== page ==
I am currently writing a fiction book about bullying. As a former counselor, I know some of the facts. I can even recall situations that were shared with me. But, I still found it necessary to do some further research on the internet and interview a few people so that I could create characters and circumstances that would be believable—and that readers will connect with.

Finally, each time I write, I need to get in what I call the “emotional zone” so that I can write from the perspective of the person being bullied.

My writing goal?

To use my character’s emotional journey to help others vicariously experience the pain bullying causes and then join the effort to erase it from our culture.

Whatever It Takes

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I’ve heard that artists, in general, are a quirky bunch. They need certain things in their environment in order to get their creative juices flowing.

Writers might demand that the room needs to be at a specific temperature.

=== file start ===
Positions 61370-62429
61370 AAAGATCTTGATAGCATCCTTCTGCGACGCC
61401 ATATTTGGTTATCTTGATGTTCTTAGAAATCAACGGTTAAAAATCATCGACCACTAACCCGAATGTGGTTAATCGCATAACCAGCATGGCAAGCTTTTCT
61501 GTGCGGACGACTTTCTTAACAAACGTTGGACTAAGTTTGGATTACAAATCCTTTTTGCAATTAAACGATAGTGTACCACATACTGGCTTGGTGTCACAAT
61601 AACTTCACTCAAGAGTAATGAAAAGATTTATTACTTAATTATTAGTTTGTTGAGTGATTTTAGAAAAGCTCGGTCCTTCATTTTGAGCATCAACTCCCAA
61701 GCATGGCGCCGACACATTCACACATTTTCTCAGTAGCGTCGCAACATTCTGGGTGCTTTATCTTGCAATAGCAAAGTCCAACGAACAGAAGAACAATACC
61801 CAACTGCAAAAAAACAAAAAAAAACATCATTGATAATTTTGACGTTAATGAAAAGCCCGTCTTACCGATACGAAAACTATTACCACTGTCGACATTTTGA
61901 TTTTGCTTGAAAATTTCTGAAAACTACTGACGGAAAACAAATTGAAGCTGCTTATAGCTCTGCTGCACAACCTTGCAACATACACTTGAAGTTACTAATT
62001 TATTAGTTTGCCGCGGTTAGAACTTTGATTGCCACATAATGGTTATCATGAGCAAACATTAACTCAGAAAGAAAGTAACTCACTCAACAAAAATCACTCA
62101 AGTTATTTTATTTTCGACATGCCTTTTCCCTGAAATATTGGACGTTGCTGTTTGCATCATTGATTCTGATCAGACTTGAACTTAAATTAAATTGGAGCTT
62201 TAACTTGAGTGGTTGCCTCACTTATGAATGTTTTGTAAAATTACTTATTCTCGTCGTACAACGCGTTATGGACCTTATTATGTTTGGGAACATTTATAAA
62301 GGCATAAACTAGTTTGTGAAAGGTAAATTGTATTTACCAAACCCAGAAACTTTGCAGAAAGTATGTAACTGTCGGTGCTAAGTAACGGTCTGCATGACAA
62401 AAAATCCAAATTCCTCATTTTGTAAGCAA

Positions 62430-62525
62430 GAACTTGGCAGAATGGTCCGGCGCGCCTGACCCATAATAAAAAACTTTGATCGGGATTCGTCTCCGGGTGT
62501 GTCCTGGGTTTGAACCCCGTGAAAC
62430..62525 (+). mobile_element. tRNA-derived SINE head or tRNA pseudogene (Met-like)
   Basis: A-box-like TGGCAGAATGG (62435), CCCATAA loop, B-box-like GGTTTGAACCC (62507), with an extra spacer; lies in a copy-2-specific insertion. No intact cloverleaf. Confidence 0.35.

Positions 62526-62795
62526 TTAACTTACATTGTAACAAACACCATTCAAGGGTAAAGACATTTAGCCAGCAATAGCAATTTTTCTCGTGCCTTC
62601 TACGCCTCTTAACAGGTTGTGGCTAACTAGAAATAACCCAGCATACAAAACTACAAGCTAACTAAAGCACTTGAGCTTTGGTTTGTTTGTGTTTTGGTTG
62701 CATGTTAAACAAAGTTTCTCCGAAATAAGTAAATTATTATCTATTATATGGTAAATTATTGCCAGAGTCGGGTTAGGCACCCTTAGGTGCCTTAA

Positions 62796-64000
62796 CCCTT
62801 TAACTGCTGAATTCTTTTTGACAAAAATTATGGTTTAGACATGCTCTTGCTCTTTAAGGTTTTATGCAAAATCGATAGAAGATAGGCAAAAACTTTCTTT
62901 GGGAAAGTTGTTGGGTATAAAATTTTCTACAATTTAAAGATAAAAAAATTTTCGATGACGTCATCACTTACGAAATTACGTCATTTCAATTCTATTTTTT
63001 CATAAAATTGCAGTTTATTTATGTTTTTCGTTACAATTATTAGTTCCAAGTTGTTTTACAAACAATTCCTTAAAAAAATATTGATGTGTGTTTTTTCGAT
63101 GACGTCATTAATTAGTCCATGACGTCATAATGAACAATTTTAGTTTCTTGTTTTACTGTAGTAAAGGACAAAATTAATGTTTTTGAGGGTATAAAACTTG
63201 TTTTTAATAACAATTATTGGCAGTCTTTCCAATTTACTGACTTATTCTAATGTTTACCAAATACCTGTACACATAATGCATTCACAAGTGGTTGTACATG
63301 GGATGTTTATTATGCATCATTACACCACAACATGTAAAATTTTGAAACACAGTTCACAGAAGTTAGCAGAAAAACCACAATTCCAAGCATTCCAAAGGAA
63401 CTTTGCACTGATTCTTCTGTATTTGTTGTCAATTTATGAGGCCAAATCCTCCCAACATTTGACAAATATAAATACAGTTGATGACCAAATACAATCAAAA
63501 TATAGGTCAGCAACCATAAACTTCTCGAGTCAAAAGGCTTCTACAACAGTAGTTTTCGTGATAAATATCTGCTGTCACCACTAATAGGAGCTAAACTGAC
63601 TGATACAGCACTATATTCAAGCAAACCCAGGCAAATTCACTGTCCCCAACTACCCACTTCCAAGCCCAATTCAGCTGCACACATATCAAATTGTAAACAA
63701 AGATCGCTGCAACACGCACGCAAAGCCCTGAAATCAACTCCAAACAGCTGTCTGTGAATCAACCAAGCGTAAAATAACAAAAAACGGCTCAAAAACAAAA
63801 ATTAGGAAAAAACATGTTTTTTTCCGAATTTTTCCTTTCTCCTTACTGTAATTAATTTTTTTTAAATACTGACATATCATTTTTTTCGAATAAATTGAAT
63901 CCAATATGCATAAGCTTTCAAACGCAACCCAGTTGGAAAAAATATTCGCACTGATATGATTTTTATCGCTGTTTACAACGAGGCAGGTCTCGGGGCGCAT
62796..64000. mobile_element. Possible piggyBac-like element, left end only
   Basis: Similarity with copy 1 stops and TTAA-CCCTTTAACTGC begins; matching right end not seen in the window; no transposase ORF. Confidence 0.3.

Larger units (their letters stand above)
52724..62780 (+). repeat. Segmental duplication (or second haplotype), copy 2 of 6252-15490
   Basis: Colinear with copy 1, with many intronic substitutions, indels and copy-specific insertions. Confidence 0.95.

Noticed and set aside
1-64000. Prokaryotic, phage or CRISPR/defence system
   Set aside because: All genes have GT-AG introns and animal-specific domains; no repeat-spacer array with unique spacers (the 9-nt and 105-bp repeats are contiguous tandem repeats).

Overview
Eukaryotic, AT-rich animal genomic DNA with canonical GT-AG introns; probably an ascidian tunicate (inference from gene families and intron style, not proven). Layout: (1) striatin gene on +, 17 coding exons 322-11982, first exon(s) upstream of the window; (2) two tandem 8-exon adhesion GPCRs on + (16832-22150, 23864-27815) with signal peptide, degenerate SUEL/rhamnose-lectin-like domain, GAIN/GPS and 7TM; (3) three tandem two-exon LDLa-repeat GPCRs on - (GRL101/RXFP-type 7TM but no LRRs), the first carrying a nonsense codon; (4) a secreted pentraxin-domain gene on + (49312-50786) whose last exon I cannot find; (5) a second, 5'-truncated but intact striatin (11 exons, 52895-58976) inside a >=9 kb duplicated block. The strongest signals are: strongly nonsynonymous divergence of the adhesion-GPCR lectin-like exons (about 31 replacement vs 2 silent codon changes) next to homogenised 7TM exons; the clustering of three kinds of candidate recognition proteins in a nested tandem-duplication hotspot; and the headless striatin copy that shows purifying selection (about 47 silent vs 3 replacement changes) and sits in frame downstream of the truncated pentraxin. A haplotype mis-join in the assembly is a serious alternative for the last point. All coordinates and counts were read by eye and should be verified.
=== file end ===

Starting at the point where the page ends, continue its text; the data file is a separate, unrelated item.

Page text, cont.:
Actors may require that friends or family must be in the audience for them to perform well.

Singers often ask for specific things to drink or that the air be purified in their dressing rooms.

I know I find it difficult to write unless my desk is organized.

Whoever you are, we all perform optimally when certain conditions are met.

For most everyone, being well-rested, fed, and hydrated may apply.

So, let’s say you’re a writer. You’ve met your requirement of having a quiet place to write. You close the door and sit down at the computer.

But suddenly you’re distracted by a bird outside the window or a telephone ringing somewhere down the hall. Isn’t anyone going to get that?

Now, you’re off track.

Unable to focus.

You want to push your chair back and forget writing for today, but instead just rewind.

Maybe you need a walk around the block. Perhaps simply refreshening your water glass with a slice of lemon will do it. Maybe say a silent prayer.

Then, get back to the computer and try again.

Whatever it takes. For as long as it takes. As many times as it takes.

I’ve found that one page leads to another…and that page leads to the next…and before you know it, it’s

a book!

Let’s Get Cozy

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Sometimes, genres are broken down into sub-genres. One of my favorite reads is the cozy mystery, which is a sub-genre of crime fiction.

Here, point by point, are those factors which delineate them as such:

1- Profanity, sex and violence are downplayed.

2- They are usually set in small, socially intimate communities.